Colette's Blog

Being Carb Smart Can Help Your Heart Health

November 20, 2014

A growing body of research suggests that the types of carbohydrates a person eats—not just the quantity—have wide-ranging health effects. Much has been written about how “bad carbs”—meaning white bread, potatoes, pasta and others that cause blood sugar levels to quickly spike and then crash—make people more prone to obesity and diabetes. Now, researchers are linking such carbohydrate foods, which have what is called a high glycemic index (GI) with health problems. This association is especially relevant in the case of women.

As a case in point, a new Italian study finds that a diet high in high GI carbohydrates raises the risk of heart disease for women.”A high glycemic index is known to increase the concentration of triglycerides and lower the concentration of HDL cholesterol, the good kind,” explained Victoria J. Drake, director of the Micronutrient Information Center at the Linus Pauling Institute of Oregon State University. “Those adverse effects make it a stronger risk factor for heart disease.”

The Italian researchers followed more than 15,000 men and more than 32,500 women for nearly eight years after they filled out questionnaires on their food intake over the course of that time. The research team discovered that the women who consumed the most carbohydrates had about double the incidence of heart disease compared to the women who had consumed the least carbohydrates. But this is where it gets interesting. When the researchers looked more closely, they saw that the higher risk of heart disease was associated not with the amount of carbohydrate food but specifically with higher consumption of high GI foods.

In summarizing their conclusions, the researchers wrote, “Thus, a high consumption of carbohydrates from high-glycemic index foods, rather than the overall quantity of carbohydrates consumed, appears to influence the influence of developing coronary heart disease.”

We’ve seen a similar effect in other groups of women in earlier research. For example, the Harvard Nurses Health Study, commissioned by the Harvard School of Public Health and funded by NIH, followed almost 120,000 female nurses for an average of eight years. The study was headed up by Dr. Walter Willett, chairman of the Department of Nutrition at the Harvard School of Public Health, who has concluded, “Our findings suggest that a high intake of rapidly digested and absorbed carbohydrate increases the risk of CHD [coronary heart disease] independent of conventional coronary disease risk factors. These data add to the concern that the current low-fat, high carbohydrate diet recommended in the United States may not be optimal for the prevention of CHD and could actually increase the risk in individuals with high degrees of insulin resistance and glucose intolerance.”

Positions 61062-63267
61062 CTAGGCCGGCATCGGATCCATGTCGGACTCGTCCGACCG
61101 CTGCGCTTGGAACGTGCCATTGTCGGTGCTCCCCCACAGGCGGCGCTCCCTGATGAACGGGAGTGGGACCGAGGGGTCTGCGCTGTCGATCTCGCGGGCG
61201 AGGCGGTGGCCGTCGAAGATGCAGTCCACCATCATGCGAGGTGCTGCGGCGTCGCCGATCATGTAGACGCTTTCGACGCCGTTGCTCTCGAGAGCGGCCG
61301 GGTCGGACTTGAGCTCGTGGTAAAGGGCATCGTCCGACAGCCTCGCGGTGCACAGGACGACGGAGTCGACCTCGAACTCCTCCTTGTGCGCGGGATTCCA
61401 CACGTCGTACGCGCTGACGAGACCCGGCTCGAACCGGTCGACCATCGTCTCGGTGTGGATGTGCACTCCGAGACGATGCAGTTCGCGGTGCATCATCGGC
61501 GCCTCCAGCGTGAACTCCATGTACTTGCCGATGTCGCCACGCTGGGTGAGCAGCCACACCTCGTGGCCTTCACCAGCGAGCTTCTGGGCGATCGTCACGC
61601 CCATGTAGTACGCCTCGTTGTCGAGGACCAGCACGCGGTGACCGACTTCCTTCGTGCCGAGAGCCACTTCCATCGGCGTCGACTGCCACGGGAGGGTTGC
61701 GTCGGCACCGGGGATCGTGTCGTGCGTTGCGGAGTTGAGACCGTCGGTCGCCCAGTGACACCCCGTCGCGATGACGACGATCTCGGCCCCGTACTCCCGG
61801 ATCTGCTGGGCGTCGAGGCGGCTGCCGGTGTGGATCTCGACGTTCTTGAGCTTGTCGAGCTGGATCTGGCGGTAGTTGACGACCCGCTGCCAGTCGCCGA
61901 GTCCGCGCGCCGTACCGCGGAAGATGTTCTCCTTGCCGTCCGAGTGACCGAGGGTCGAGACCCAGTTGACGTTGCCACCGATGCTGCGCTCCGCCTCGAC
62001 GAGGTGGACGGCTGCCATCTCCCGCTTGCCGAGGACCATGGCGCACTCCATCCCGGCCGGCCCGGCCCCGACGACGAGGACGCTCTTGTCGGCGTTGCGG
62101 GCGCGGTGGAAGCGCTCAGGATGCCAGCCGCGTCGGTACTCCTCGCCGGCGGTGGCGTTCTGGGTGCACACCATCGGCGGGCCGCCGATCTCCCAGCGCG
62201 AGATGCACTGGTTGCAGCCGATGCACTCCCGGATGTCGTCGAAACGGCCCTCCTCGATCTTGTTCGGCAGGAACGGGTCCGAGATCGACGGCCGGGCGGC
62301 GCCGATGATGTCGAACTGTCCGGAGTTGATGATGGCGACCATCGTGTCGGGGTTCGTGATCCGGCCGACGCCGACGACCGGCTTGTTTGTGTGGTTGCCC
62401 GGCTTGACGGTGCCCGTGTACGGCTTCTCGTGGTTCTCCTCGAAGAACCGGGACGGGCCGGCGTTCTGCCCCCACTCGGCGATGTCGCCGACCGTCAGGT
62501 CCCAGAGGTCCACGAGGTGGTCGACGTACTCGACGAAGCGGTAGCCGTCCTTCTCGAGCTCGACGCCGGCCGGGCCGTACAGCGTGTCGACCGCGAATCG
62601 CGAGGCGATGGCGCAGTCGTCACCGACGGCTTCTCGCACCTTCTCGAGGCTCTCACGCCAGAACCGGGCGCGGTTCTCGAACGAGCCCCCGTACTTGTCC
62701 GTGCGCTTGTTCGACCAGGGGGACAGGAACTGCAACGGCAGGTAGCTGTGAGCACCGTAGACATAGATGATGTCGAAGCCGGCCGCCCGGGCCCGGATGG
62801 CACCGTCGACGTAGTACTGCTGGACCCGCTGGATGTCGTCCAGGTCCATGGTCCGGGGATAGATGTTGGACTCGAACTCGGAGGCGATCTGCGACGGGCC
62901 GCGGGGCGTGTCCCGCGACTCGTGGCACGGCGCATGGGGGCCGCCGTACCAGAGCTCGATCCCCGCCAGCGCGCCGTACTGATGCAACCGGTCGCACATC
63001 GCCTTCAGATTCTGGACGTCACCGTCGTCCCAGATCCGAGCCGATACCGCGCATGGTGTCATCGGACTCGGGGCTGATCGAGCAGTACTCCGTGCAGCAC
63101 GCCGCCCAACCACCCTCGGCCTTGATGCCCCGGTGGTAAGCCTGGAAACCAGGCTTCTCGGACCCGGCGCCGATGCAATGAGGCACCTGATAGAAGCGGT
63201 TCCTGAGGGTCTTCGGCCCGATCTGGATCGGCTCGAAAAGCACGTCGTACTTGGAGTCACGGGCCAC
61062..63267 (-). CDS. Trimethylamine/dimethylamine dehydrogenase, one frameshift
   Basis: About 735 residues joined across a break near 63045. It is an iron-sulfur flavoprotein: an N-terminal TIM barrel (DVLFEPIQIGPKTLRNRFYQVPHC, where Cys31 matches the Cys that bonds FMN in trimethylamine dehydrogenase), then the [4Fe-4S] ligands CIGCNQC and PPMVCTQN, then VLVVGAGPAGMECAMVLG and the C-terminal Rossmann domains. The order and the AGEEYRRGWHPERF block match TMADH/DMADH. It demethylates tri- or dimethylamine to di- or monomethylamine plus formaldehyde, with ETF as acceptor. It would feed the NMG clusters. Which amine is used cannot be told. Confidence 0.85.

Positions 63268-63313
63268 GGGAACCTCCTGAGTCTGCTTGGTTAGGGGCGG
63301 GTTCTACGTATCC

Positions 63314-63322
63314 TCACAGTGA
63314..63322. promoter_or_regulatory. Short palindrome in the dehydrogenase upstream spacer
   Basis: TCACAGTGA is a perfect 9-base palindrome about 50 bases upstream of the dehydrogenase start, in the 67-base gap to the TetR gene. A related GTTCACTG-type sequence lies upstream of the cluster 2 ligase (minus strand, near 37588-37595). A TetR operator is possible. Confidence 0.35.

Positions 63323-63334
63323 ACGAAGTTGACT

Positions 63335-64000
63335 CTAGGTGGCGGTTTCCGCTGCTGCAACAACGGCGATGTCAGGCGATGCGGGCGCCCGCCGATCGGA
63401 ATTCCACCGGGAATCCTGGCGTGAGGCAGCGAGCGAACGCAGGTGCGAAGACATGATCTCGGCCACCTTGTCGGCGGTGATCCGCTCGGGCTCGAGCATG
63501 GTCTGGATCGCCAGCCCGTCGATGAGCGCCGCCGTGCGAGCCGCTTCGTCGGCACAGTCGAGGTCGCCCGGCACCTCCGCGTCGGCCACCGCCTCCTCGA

So what does all this mean for you? The word “glycemic” simply means “relating to sugar.” The higher the glycemic impact of a food, the greater and more rapid its effect on your blood sugar—and the more insulin required to restore a normal blood sugar level. Since insulin is a fat-storage hormone and since overweight people often already produce too much of it, high blood sugar and high insulin can sabotage your weight-loss efforts. Eating lower glycemic foods is definitely the way to go.

Atkins has always been a low-glycemic approach. Almost 40 years ago, Dr. Atkins stressed the effect of food on blood sugar and insulin levels and explained in great detail why foods with a significant impact on blood sugar—meaning processed carbohydrates—were exactly what you don’t want on your plate, whether you’re concerned with your weight or your health. But how do we measure the glycemic impact of foods containing carbs? And how does that translate into deciding what to eat and what to pass up?

The Atkins Diet makes this easy. First, it restricts carb intake overall. Secondly, the carbohydrate foods that are acceptable in Induction are those with the lowest glycemic impact. From the start, you eliminate added sugar and focus on whole foods, including foundation vegetables, as the core carbohydrates. As you transition to Ongoing Weight Loss, and later Pre-Maintenance and Lifetime Maintenance, you gradually reintroduce carbohydrate foods with a progressively higher GI. This process allows each person to customizes the program to his or her tolerance for carbs, specifically when it comes to foods with a higher GI.

There’s no need to worry about the specific GI number for any carb food when you do Atkins. Simply use the Carb Counter. Another useful tool is the Carb Ladder, which is a simple way to check out the relative glycemic impact of various food groups. Those on the lowest rungs have the lowest GIs. The higher you go up the ladder, generally the higher the GI, culminating in whole grains.

Now we have another valuable tool to offer you. The New Atkins For a New You, by Drs. Phinney, Volek and Westman, explains how to succeed with this way of eating as well as information on the research that supports the Atkins approach. Two chapters are devoted to how Atkins can reduce your risk for metabolic syndrome, type 2 diabetes and cardiovascular disease by eating fewer carbs and focusing on the right ones.

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